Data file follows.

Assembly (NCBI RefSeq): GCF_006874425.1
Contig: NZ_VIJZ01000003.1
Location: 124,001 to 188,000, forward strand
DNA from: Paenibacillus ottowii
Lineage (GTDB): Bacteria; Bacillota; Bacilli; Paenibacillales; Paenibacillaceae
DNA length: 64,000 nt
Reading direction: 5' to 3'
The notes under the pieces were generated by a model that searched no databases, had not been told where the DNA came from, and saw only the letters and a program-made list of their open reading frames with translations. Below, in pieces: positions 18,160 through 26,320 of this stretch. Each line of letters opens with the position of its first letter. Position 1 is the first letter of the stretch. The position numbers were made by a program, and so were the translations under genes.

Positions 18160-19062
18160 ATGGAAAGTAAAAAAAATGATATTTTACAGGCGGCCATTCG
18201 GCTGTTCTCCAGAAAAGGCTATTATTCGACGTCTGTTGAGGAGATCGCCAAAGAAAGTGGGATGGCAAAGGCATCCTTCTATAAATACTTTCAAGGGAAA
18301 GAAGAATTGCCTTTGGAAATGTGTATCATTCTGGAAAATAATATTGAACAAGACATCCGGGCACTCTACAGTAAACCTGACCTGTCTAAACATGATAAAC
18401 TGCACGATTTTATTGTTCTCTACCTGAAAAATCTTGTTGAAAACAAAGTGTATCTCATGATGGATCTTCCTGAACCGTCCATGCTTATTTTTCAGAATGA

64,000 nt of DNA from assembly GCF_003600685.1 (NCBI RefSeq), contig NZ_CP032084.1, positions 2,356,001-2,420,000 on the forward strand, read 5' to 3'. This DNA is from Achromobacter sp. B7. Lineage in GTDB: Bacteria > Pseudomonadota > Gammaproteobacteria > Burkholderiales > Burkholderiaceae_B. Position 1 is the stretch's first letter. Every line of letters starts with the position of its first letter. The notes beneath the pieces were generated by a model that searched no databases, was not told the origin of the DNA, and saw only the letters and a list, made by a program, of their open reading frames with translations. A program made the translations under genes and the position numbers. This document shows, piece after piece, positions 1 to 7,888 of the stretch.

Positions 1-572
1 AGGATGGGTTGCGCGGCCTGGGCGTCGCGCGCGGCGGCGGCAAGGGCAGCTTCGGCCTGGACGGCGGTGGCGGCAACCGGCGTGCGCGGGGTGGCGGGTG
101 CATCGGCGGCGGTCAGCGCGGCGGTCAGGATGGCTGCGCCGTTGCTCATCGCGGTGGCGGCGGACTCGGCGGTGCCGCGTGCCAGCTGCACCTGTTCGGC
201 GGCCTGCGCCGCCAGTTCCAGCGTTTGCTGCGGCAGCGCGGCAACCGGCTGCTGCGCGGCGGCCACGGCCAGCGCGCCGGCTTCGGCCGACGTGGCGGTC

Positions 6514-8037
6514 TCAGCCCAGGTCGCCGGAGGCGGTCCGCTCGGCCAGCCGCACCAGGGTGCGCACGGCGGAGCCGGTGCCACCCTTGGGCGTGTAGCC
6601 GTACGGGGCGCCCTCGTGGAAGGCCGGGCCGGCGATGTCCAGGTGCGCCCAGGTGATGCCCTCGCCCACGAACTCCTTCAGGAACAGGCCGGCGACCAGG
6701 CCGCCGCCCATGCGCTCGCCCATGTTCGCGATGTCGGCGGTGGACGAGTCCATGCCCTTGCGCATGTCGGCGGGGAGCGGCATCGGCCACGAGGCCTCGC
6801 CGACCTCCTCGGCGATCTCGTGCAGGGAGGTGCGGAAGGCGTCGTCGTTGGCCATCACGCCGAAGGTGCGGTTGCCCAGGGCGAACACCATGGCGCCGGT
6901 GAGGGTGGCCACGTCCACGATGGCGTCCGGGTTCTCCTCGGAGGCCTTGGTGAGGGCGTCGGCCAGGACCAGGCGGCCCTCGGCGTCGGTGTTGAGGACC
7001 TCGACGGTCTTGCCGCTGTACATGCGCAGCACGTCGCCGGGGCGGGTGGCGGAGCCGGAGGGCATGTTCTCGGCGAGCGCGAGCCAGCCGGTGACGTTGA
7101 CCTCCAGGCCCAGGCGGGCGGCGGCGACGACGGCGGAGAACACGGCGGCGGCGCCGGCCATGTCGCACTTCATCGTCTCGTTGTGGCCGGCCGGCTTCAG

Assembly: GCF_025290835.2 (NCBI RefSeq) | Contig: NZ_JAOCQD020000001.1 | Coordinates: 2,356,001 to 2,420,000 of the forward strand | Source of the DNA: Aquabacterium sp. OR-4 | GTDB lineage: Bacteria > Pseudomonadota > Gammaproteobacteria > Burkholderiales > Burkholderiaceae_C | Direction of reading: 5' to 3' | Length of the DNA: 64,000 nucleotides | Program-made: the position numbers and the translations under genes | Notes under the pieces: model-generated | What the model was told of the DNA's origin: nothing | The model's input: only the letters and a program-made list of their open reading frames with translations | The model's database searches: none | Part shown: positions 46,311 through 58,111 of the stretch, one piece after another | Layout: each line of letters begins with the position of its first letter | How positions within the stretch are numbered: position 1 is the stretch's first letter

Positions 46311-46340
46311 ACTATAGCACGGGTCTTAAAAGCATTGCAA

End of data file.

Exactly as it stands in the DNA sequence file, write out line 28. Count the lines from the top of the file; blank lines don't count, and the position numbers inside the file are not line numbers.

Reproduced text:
Positions 46311-46340